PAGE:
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> (soon to be extinguished?) blogroll

Are you going to extinuguish the calendar ( as well? :-)

For me, the blogroll is not an expression of who I am, or what I like. It's a list of what I actually read, arranged chronologicially so I can see what's new. In fact, it's the actual tool I use to read (embedded in a Mozilla sidebar... I'm an old fashioned person who still uses a browser to read weblogs).

There are a lot of sites listed there that I disagree with, but they are all interesting to me. At least right now. If I lose interest, I eventually delete the entry, without any fuss or ceremony.

I'm not sure I could pick out posts, or even use my weblog in general, to describe who I am. A weblog is at best a snapshot of today. Tomorrow I'll be somebody different. I am dynamic, not static. That's why I'm not at all fascinated by FOAF. My life is not well-formed XML.

Posted by PapaScott on 22 December 2002 (Comment Permalink)

Yep, the calendar is about to go. I'm honestly not sure about the blogroll, though. I'm waiting to see Shelley's "lists of favorite essays/postings written by other webloggers, sorted into [her] own categories based on [her] interpretation of the posting subject." I may wind up having both. But the calendar? It's almost history.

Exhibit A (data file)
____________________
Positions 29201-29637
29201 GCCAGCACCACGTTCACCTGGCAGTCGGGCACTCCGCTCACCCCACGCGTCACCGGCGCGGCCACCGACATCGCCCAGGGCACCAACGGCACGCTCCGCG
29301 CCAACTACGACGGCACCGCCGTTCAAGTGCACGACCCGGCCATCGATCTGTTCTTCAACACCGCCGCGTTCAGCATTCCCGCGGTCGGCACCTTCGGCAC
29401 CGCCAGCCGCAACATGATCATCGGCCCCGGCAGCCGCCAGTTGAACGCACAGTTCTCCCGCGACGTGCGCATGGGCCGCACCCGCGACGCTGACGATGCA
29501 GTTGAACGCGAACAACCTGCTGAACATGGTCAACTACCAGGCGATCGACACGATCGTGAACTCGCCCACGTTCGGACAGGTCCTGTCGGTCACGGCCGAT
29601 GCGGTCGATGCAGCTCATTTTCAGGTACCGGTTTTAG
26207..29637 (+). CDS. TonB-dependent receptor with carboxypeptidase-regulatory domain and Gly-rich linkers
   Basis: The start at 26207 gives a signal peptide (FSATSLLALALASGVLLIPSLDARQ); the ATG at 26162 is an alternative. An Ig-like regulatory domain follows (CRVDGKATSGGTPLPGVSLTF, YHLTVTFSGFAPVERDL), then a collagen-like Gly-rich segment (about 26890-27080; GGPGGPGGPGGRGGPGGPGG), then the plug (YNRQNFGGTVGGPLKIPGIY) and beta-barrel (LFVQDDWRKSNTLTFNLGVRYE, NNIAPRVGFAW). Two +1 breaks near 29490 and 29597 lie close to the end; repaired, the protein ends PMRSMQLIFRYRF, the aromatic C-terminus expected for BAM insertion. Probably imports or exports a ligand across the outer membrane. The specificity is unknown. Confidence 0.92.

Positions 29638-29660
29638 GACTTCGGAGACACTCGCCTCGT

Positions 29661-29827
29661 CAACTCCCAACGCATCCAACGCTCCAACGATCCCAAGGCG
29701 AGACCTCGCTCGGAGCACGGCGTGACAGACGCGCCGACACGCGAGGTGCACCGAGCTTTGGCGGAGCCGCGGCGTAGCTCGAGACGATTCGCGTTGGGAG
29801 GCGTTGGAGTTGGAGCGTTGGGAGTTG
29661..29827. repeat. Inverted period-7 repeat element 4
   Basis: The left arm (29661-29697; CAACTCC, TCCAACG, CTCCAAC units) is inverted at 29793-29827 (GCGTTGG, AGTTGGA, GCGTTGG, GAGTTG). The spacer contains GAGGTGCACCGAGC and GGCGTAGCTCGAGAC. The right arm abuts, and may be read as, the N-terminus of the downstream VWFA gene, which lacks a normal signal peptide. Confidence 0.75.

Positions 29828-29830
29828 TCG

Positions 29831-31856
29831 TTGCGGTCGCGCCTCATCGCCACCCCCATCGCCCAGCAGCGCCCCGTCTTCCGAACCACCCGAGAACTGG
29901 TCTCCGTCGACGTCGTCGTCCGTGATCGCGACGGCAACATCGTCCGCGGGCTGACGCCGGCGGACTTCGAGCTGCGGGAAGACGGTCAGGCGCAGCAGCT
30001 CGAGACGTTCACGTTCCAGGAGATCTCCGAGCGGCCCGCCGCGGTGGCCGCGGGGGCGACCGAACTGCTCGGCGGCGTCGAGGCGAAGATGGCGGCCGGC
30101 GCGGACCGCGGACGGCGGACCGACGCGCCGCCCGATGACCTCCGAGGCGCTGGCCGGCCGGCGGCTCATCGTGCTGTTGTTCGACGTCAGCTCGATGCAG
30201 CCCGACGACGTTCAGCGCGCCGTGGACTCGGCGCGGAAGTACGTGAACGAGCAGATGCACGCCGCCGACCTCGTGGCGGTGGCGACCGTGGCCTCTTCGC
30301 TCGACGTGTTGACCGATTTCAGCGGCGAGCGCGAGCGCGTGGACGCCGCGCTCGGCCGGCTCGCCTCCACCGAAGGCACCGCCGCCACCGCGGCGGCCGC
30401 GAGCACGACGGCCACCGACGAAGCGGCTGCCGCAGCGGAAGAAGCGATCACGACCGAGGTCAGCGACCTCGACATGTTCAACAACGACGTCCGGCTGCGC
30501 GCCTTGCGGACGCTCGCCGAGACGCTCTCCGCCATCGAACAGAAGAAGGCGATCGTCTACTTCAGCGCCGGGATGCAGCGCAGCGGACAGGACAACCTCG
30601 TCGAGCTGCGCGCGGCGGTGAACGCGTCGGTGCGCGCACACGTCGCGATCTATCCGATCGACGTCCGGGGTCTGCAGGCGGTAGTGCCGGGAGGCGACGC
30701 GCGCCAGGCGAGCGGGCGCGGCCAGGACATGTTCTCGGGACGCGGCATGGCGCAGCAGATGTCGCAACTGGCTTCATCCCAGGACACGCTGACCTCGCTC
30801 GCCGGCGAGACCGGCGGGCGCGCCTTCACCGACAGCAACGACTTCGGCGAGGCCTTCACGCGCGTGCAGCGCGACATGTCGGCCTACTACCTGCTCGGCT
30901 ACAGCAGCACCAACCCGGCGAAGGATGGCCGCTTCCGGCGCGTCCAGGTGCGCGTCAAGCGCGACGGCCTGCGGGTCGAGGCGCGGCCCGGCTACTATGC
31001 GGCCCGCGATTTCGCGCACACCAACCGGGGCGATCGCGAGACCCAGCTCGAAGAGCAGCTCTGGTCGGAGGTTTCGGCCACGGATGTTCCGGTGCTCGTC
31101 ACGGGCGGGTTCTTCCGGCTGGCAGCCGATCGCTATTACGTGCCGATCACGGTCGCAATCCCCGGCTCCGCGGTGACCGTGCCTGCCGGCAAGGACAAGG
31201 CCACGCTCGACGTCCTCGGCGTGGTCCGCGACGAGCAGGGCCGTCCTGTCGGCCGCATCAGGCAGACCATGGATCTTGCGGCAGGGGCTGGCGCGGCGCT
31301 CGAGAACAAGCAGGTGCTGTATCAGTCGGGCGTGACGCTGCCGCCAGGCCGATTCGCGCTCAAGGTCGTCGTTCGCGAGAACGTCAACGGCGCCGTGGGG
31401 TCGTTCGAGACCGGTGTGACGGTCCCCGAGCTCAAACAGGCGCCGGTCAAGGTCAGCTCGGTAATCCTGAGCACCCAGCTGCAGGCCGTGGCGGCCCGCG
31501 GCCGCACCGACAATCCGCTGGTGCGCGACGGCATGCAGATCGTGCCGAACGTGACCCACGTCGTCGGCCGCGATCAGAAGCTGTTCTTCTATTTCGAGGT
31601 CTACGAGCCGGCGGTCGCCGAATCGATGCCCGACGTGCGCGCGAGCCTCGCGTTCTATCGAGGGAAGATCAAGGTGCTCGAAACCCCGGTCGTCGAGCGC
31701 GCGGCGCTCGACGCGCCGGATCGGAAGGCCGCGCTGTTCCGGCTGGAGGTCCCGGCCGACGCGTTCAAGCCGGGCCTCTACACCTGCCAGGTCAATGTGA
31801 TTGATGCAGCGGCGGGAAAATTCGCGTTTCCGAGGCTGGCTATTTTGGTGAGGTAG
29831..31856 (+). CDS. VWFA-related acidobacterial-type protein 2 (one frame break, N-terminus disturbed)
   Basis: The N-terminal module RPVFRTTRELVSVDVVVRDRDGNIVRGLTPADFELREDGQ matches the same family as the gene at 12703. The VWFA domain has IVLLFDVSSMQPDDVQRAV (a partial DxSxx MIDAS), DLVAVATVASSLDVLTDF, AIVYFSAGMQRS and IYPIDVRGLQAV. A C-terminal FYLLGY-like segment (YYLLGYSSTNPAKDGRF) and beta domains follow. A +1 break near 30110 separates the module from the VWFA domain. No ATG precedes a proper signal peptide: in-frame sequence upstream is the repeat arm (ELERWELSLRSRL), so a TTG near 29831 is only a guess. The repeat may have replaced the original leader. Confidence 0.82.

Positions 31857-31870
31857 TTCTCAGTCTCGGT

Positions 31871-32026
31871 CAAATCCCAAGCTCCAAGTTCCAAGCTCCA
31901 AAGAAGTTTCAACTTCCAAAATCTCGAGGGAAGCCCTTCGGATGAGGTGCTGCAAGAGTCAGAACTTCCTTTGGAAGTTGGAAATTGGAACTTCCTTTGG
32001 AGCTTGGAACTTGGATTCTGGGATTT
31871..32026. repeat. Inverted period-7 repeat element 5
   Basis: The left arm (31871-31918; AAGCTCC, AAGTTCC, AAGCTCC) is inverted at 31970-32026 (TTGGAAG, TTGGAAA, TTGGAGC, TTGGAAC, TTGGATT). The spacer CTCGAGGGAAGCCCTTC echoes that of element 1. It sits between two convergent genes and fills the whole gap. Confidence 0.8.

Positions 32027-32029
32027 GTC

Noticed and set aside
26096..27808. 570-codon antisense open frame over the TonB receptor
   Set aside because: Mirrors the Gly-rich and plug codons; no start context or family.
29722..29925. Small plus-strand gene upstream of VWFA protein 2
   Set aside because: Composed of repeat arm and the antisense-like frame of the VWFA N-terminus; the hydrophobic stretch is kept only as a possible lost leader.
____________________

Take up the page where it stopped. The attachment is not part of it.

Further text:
Posted by Jonathon Delacour on 22 December 2002 (Comment Permalink)

I obviously lean toward long-form blogging, too, but when the show-and-tell style is done at its best (Wood's Lot, say []) it's really something special.

I read W's L for the links themselves, just as I read Arts and Letters Daily, but there's more too it than that: there are times when I feel like I can see a glimpse of Mark's process of disovery in the way link follows link, chains of thinking sparked by a single item and carrying him (and us) all over the web and all over our minds.

That's how I feel about the Readymades, too: there are connections being made, unexpected ones, and puzzling out what they might be or making them for ourselves isn't really so different from reading a long post in which we try to tease out the connections and discoveries being made by the author.

Posted by steve on 22 December 2002 (Comment Permalink)

You know what? It makes me decidedly nervous sometimes that people like all y'all are reading my blog.

Posted by Dorothea Salo on 23 December 2002 (Comment Permalink)

You know, I get worried too, Dorothea. But I figure they all live quite far away and I should be safe...

Posted by Burningbird on 23 December 2002 (Comment Permalink)

Well, Steve, you picked my two favorite link heavy blogs. I should actually have taken the trouble to mention that wood_s_lot is the one link+quote+comment blog in which the selection of links reveals true artistry. Arts and Letters Daily is a great site but Mark's is in another league altogether.

Yep, Dorothea. We're watching you. And we could arrive in your neighborhood unannounced at any time. So beware! You too, Bb!

Posted by Jonathon Delacour on 24 December 2002 (Comment Permalink)

This discussion is now closed. My thanks to everyone who contributed.

© Copyright 2007 Jonathon Delacour